A Reprieve in Nevada Adds to Lethal-Injection Drama

By Darryl Fears
Washington Post Staff Writer
Tuesday, October 16, 2007

An eleventh-hour reprieve in Nevada last night for condemned murderer William Patrick Castillo marked the latest victory for opponents of the death penalty who do not regard lethal injection as the humane method of execution that its supporters say it is.

The Supreme Court is scheduled to hear oral arguments on the subject in the coming months, and death penalty opponents plan to argue that the three-chemical cocktail used by most of the 37 states that carry out lethal injection immobilizes the condemned and hides the pain they experience before they die. They say the process violates the Eighth Amendment's ban against cruel and unusual punishment.

Under the procedure followed by most states, the condemned inmate is strapped to a gurney, sedated with sodium thiopental, injected with pancuronium bromide to collapse the diaphragm and lungs, and then administered potassium chloride to stop the heart. Death penalty opponents have argued for years that the procedure is a cold and painful way to kill people, and that even veterinarians do not recommend it in the euthanization of animals.

Condemned inmates are "alive all the way through the process, feeling pain until the bitter end," said Lisa McCalmont, a lawyer and consultant to the death penalty clinic at the University of California at Berkeley's law school.

State corrections officials say lethal injection is a sound, scientifically tested and suitable alternative to the electric chair. They assert that challenges to the method are often attempts by death penalty opponents to end capital punishment. Still, several states have modified lethal-injection protocols to address concerns raised in lawsuits.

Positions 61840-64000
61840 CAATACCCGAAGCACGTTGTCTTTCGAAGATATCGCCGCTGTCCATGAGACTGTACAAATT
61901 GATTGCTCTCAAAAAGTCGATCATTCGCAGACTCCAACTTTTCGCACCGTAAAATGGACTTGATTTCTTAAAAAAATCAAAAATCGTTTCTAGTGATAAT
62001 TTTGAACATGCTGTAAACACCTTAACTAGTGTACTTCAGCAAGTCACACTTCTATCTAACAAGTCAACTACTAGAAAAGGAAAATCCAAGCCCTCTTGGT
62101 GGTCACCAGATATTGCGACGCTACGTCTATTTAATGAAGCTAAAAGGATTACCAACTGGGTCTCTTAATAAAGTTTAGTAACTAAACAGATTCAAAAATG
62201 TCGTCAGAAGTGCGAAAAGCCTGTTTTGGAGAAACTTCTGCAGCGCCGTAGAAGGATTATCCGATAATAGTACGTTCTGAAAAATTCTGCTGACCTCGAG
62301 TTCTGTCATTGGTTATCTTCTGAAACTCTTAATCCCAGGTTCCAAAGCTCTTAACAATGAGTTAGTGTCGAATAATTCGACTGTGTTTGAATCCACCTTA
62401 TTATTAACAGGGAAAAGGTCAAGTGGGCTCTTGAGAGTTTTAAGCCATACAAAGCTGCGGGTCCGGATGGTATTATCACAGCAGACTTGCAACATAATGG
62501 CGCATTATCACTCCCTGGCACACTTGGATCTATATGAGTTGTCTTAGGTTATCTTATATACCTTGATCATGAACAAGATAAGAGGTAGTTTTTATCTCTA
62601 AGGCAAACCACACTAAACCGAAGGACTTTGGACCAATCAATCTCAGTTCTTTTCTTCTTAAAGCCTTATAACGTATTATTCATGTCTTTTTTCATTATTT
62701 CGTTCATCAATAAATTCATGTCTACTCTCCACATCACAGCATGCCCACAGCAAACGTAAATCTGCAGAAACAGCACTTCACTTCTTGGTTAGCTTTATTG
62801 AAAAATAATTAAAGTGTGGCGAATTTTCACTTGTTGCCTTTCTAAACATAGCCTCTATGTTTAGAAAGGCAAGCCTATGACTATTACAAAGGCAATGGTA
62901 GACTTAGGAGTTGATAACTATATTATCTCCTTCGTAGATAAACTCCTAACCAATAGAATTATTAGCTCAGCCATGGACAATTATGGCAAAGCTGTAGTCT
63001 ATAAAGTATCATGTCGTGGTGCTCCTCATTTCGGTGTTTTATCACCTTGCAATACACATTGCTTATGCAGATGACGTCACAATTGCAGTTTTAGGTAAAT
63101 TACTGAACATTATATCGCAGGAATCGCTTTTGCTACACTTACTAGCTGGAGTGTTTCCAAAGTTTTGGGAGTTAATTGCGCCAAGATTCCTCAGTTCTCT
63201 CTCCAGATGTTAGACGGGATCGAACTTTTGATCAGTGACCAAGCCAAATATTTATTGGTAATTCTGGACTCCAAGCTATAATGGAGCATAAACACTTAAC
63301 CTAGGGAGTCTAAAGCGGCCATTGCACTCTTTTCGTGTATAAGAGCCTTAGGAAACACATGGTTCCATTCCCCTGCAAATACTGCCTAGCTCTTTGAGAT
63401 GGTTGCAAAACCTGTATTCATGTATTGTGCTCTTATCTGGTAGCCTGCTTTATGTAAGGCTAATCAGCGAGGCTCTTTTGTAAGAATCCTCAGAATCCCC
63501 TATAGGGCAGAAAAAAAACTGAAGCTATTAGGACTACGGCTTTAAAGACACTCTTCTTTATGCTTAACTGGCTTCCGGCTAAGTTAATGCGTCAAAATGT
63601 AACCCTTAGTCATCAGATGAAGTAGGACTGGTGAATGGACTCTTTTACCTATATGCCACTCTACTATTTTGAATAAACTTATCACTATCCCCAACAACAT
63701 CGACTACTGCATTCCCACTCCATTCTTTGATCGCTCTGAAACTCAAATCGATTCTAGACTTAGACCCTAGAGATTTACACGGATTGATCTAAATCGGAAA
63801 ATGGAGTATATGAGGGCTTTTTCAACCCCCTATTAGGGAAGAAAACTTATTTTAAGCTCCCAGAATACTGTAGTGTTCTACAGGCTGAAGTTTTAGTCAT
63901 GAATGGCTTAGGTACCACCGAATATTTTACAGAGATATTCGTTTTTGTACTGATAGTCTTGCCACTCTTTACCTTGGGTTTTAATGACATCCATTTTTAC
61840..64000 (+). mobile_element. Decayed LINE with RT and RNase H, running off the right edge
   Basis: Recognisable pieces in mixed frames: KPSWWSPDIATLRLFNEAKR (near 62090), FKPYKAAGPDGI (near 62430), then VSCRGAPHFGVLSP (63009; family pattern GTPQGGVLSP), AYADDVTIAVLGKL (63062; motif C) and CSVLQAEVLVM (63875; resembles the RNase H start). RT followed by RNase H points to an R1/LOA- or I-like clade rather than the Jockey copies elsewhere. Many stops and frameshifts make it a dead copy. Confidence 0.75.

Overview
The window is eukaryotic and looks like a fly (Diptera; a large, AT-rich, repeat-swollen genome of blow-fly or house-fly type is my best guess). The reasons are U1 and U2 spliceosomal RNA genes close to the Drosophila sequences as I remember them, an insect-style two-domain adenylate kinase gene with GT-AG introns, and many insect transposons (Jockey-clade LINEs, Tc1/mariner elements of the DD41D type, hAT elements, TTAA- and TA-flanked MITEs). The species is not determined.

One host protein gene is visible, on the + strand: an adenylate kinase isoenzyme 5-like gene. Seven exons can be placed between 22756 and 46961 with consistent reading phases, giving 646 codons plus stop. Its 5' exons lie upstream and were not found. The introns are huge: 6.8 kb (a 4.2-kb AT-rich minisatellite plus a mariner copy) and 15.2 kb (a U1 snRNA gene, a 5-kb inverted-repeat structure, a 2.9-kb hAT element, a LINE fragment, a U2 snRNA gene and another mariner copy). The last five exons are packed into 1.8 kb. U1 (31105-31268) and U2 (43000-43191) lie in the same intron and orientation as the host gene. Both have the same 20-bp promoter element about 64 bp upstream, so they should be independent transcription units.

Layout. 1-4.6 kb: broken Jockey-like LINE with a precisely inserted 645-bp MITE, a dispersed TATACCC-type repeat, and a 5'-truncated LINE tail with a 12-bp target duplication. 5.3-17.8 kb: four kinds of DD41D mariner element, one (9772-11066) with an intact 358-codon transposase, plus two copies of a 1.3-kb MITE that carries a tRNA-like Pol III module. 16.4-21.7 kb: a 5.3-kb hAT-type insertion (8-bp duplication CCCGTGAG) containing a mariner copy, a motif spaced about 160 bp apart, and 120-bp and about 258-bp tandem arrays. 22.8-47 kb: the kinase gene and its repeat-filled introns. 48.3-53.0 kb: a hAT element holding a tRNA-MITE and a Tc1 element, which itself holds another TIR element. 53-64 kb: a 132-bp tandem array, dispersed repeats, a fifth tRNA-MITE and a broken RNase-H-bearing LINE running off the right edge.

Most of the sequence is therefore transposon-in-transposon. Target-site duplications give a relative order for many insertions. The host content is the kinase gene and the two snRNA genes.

The case before the Supreme Court originated in Kentucky, where inmates Ralph Baze and Thomas C. Bowling, both convicted of double murders, challenged the state's protocols, saying they violated federal and state constitutions.

The court must now determine the effectiveness of the drugs used by Kentucky, McCalmont said. With the high court set to hear the case, more than a dozen courts, state commissions and governors have delayed lethal injections. Among those waiting are Texas, Oklahoma, Alabama, North Carolina and California.

Nevada joined that list last night, as its Supreme Court postponed all scheduled executions for the next 20 days. Castillo's death warrant is set to expire at week's end.

"It's really wonderful," Nancy Hart, president of the Nevada Coalition to End the Death Penalty, said after last night's court ruling. "This court did not want to stand out there and be the only state to go ahead with an execution."

Other states, such as Georgia, intend to go ahead with executions.

Nevada officials attempted to go forward with the Castillo case largely because Castillo waived the remainder of his appeals and asked to die rather than live on death row. The appeal that halted the lethal injection was filed by the American Civil Liberties Union on behalf of those who witness executions and argued that the paralytic effect of the pancuronium bromide creates a false impression of the event.

Even if the court ultimately agrees with opponents of lethal injection, the opinion probably will not stop the method, many legal experts say. Rather, they predict, the court will demand that the federal government and states consider stricter and more uniform standards.


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